Despite being a commonly self-resolving condition, the impact of living with situational depression can be so strong that it negatively affects quality of life. 

It can severely disrupt normal activities as well as typically happy life experiences.

As with other forms of depression, situational depression is very treatable, with a number of coping mechanisms to choose from. 

These include:

Therapy

Psychotherapy is one of the most effective ways to manage issues that affect mental health and wellbeing. 

Speaking with a mental health professional can provide different methods to help manage the disappointment and sadness stemming from a stressful event.

In person or online counseling may also help change negative ways of thinking into more positive beliefs about life and personal abilities. This may be learned through behavioral therapy sessions. 

For those living with a family member or loved one struggling with affective disorders, family therapy may teach the appropriate care for all family members involved to properly cope with the change.

It’s also easy to find psychiatric evaluations, personal therapy, and anonymous support groups online, to help manage mental health challenges.

Medication

One of the most common ways to treat depression is through specifically tailored medication. 

Antidepressants can help improve the way mood-affecting chemicals such as serotonin and norepinephrine are processed by the brain. 

This can help boost your frame of mind.

Likewise, anti-anxiety drugs can help ease symptoms of anxiety such as trembling, irritability and restlessness which can sometimes accompany cases of depression.

Electroconvulsive Therapy

In special cases when antidepressants, therapy — or even a combination of the two doesn’t seem to provide relief from situational depression, brain-stimulating therapies may help deliver improvement.

ECT involves painless electric shocks to the brain to help produce more mood-improving chemicals like serotonin and norepinephrine. It can also encourage the production of new brain cells.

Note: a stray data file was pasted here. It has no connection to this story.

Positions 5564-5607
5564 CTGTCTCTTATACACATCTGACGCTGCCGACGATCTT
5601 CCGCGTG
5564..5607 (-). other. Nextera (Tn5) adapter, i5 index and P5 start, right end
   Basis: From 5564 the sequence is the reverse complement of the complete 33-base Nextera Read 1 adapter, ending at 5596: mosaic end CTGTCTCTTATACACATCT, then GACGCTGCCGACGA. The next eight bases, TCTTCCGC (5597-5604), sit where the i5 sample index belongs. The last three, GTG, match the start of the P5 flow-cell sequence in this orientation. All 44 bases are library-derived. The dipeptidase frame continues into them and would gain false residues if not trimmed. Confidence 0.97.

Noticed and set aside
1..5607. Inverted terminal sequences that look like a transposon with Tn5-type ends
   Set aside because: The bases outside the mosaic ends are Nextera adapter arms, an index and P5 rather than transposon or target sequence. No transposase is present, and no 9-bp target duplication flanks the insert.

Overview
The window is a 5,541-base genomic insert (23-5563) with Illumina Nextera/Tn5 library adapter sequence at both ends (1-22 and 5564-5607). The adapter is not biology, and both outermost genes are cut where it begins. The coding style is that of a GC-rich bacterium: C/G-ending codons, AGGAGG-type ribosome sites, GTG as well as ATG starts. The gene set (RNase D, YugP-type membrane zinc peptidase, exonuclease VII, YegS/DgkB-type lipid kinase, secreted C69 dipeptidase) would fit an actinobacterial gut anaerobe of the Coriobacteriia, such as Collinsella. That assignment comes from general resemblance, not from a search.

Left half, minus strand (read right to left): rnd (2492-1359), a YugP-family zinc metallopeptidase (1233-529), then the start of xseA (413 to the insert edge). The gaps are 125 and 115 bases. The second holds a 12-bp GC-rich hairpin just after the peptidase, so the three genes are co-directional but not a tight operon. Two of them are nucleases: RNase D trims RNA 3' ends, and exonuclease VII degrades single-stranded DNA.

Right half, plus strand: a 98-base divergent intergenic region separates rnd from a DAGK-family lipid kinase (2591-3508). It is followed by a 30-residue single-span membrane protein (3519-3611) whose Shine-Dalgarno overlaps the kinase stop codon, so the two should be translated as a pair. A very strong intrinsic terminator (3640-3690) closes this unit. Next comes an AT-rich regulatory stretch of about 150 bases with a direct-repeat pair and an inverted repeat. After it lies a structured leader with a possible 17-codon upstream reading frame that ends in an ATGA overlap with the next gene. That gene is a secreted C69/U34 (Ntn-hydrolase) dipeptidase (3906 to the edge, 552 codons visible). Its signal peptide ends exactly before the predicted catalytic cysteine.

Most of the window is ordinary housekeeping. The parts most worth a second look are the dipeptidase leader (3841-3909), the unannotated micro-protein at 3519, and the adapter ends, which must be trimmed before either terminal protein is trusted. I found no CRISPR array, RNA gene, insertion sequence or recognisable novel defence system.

To find what would work best for you and your condition, it is important to consult with a mental health professional before beginning treatment.

Psychotherapy, medication and shock therapy may all help, depending on your condition, yet there’s another treatment for situational depression that can benefit both your mental and physical health: Positive lifestyle changes. 

This involves engaging in physical activities like regular exercise or hobbies like hiking, allowing others to provide help and comfort in your times of need and keeping your expectations in check, focusing on gradual improvement as far as your symptoms are concerned.

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Living with Situational Depression

Mourning the loss of a loved one, marriage or career that could have been can be extremely challenging. And with a mental disorder like situational depression, this hardship can take on a more severe tone.

However, like other types of depression, situational depression is treatable and doesn’t have to permanently affect your quality of life. 

Through therapy, medication, or even positive lifestyle changes, it’s possible for noticeable symptoms to improve.

For best results, check with a healthcare provider or qualified mental health professional to find the best avenue for your treatment.

4 Sources

Hims & Hers has strict sourcing guidelines to ensure our content is accurate and current. We rely on peer-reviewed studies, academic research institutions, and medical associations. We strive to use primary sources and refrain from using tertiary references.

  1. Casey, P., & Bailey, S. (2011). Adjustment disorders: the state of the art. World psychiatry : official journal of the World Psychiatric Association (WPA), 10(1), 11–18. Retrieved from: https://www.ncbi.nlm.nih.gov/pmc/articles/PMC3048515/
  2. Henken, H. T., Huibers, M. J., Churchill, R., Restifo, K., & Roelofs, J. (2007). Family therapy for depression. The Cochrane database of systematic reviews, 2007(3), CD006728. Retrieved from: https://www.ncbi.nlm.nih.gov/pmc/articles/PMC6769152/
  3. Ballenger J. C. (2000). Anxiety and Depression: Optimizing Treatments. Primary care companion to the Journal of clinical psychiatry, 2(3), 71–79. Retrieved from: https://www.ncbi.nlm.nih.gov/pmc/articles/PMC181112/
  4. Nimh.nih.gov (n.d) Depression. Retrieved from: https://www.nimh.nih.gov/health/topics/depression/

This article is for informational purposes only and does not constitute medical advice. The information contained herein is not a substitute for and should never be relied upon for professional medical advice. Always talk to your doctor about the risks and benefits of any treatment.